20 May 2009

Hard cheese

Cheese was one of the staple foods on a British man o’ war. Twelve ounces of cheese were issued per sailor each week... in the early part of the 18th Century the cheese favored by the Victualling Board was Suffolk cheese. Suffolk cheese was made from milk that had been “thrice skimmed” of cream. The resulting product kept for a long time, unfortunately, it was hard and inedible. A writer discussing English agriculture in the first half of the 19th Century observed:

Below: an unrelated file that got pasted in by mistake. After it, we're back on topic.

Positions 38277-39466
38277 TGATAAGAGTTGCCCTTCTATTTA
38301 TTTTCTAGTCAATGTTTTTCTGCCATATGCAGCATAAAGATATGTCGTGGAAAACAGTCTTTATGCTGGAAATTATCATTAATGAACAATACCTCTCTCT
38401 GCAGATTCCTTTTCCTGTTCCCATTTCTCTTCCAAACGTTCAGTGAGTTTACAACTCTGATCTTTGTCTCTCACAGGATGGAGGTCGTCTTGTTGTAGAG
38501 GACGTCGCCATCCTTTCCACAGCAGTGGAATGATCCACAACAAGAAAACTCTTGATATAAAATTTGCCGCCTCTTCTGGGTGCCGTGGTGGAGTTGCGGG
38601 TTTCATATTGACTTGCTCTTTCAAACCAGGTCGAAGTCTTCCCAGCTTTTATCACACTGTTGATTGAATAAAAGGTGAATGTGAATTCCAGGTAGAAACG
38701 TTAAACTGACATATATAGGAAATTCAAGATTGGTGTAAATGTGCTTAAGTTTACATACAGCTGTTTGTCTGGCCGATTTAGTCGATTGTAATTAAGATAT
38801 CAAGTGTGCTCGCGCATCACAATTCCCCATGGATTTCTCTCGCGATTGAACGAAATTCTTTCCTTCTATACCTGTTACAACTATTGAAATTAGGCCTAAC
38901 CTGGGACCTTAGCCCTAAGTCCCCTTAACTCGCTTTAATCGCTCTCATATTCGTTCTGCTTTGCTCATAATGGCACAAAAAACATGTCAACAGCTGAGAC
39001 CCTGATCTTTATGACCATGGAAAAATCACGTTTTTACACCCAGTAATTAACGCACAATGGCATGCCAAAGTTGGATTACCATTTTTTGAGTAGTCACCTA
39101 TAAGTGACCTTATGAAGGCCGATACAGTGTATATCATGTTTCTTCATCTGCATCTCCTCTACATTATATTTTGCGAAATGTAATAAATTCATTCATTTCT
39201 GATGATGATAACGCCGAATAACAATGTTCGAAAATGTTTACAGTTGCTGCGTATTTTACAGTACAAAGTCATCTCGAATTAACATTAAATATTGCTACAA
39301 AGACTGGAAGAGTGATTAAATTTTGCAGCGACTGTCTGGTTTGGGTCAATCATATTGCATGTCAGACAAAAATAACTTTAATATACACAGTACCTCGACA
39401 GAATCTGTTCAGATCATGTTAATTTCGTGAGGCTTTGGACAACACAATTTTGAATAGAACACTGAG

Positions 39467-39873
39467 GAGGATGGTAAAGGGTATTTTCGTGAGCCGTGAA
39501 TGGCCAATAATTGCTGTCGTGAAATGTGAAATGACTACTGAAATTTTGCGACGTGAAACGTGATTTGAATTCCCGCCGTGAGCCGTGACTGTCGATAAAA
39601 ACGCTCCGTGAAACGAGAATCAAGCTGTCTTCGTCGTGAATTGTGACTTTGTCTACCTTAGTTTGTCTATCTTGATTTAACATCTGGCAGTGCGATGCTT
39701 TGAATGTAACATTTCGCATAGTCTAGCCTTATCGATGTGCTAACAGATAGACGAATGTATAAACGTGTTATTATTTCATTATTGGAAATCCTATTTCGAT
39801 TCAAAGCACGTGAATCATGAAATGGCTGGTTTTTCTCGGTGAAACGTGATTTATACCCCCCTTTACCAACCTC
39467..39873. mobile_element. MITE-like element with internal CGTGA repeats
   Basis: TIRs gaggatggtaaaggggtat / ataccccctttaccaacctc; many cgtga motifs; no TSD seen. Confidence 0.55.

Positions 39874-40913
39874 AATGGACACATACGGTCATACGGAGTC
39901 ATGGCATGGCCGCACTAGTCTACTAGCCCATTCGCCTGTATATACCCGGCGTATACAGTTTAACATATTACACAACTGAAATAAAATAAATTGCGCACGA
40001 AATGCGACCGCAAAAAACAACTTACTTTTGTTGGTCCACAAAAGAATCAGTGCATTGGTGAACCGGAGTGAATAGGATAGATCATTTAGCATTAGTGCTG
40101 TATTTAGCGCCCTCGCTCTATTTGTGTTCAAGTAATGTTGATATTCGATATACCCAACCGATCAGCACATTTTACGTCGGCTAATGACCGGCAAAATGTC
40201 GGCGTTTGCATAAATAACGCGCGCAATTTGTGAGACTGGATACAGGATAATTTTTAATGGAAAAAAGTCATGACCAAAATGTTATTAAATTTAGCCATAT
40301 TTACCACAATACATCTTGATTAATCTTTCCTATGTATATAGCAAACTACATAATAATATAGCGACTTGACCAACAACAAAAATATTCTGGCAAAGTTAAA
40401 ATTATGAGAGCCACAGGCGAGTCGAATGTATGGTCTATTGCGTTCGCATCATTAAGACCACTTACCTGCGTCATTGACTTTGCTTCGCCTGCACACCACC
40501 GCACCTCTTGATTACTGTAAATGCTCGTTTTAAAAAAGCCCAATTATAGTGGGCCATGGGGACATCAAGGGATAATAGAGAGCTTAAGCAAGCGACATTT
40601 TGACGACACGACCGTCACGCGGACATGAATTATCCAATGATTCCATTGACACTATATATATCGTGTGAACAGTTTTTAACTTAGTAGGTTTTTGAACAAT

“Suffolk cheese, from its poverty, is frequently the subject of much humour. It is by some represented as only fit for making wheels for wheelbarrows ; and a story is told, that a parcel of Suffolk cheese being packed up in an iron chest and put on board a ship bound to the East Indies, the rats, allured by the scent, gnawed a hole in the chest, but could not penetrate the cheese.”

From Age of Sail, where there is further explanation.

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